If these events actually arise in liquid silicon, the picture of crystal growth in the solid-liquid interface would change greatly and become clearer. Despite a number of experiments to date, however, no one has succeeded in witnessing directly the presence of covalent bonds. This is because many difficulties remain to be cleared. For example, the melting point of silicon is very high (1,412 deg. C) so it is difficult to retain stably liquid silicon, which has high chemical responsiveness. We also had a problem of finding an appropriate measurement method to observe directly the electron status of high-temperature samples. These problems made experimental research difficult. By combining the electrostatic levitation technique and radiation, we were able to overcome these hurdles successfully.
Using X-ray (116keV) radiation of the SPring-8, we measured the Compton scattering from clean liquid silicon levitated in a vacuum environment by the electrostatic levitation technique. We were able to determine the distribution of the electronic momentum density for the first time. From a detailed analysis of the distribution, we discovered an interesting fact: the distribution of the electronic momentum density of liquid silicon just above its melting point differs greatly from the predicted distribution based on simple atomic-structure assumptions. The distribution observed was very close to that of crystalline silicon. This suggests the high possibility that liquid-silicon atoms are not perfectly randomly arranged like those in ordinary simple liquids, but that liquid silicon has local structures very similar to crystalline silicon (Fig. 2).
The electrostatic levitation dissolution technique is an experimental technology that was first completed for a major aim, i.e., the ISS. We performed the experiment using SPring-8 as a spin-off. As a result, we were able to obtain an answer to the long-discussed question of the electronic structure of liquid silicon. Although we lack the space here to introduce them, we also obtained interesting results regarding other ultra-high-temperature liquids including liquid boron (melting point 2,180 deg. C). The electrostatic levitation and dissolution system is a very useful experimental tool that enables previously impossible research on ultra-high-temperature liquids.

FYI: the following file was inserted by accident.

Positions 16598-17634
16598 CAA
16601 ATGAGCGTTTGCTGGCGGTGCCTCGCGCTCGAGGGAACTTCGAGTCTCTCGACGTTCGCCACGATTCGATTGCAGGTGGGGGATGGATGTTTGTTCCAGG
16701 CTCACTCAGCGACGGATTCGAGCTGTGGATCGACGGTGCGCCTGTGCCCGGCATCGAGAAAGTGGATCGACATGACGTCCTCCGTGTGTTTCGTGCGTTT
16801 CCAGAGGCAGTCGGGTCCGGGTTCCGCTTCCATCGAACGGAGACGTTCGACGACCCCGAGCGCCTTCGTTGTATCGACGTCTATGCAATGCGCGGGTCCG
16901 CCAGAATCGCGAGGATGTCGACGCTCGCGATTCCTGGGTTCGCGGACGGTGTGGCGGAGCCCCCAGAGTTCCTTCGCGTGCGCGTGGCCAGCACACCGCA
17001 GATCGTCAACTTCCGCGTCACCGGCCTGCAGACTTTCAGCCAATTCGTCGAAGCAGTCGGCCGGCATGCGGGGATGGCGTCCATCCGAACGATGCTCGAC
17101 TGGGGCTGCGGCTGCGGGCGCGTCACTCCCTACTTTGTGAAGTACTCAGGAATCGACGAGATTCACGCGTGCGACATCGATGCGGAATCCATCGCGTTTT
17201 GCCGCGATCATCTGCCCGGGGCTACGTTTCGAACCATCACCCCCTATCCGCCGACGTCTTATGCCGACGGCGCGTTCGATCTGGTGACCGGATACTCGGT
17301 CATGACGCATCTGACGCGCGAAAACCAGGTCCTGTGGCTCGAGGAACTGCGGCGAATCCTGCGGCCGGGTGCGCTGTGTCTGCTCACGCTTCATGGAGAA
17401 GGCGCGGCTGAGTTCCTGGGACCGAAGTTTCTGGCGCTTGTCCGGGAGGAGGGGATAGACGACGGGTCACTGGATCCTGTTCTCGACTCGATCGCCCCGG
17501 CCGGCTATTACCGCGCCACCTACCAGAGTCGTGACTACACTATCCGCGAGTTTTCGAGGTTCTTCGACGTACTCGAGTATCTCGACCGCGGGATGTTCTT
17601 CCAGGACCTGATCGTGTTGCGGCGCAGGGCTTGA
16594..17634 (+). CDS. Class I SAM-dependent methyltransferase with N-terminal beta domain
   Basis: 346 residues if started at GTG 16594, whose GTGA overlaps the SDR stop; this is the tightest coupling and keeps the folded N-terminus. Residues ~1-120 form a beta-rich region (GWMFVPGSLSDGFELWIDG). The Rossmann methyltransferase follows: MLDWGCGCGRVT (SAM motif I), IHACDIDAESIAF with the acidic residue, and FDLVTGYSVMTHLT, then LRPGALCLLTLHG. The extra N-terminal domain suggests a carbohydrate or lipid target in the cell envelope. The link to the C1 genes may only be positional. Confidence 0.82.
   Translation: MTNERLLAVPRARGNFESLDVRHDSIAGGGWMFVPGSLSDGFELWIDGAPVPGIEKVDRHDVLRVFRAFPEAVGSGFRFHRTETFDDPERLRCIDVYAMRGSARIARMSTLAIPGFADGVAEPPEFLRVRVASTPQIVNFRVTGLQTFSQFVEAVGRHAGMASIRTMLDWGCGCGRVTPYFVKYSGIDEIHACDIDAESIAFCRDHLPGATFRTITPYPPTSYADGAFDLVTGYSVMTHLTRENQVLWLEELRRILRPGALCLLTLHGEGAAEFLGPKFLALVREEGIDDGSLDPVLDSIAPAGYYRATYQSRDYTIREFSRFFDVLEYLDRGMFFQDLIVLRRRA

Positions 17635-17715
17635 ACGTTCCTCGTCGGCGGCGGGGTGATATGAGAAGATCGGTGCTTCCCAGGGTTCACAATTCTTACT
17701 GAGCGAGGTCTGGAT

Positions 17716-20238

The electrostatic levitation and dissolution system was developed for the purpose of conducting experiments on the ISS. As research using the system on the ground has advanced, it has become clear which experiments are possible on the ground and which are possible only in space. For a single-ingredient liquid like silicon, we can measure on the earth with considerable accuracy, although minute influence of heat convection is unavoidable. In addition, since a large experimental facility like SPring-8 is unavailable on the ISS, ground experiments are important to complement space experiments.
Materials such as oxide, fluoride and nitride are now highlighted as heat-resistant, functional or energy-saving materials. When heating these materials within the vacuum atmosphere required by the electrostatic levitation and dissolution system, however, gases are emitted so we cannot melt them. To melt them, we need the ISS that allows an experiment in a gas atmosphere. Therefore, we hope strongly that we will be able to install the system in the ISS and conduct melting experiments in a gas atmosphere. Until now, no such experiment has been performed in a gas environment. We may discover interesting phenomena beyond our imagination. There are many world-class facilities in Japan other than SPring-8. We intend to advance our research toward material development breakthroughs making full use of such facilities.
The above research was conducted with the collaboration of researchers of JAXA, University of Tokyo, and Japan Synchrotron Radiation Research Institute (JASRI). I would like to express my sincere appreciation to both.
Junpei T. OKADA
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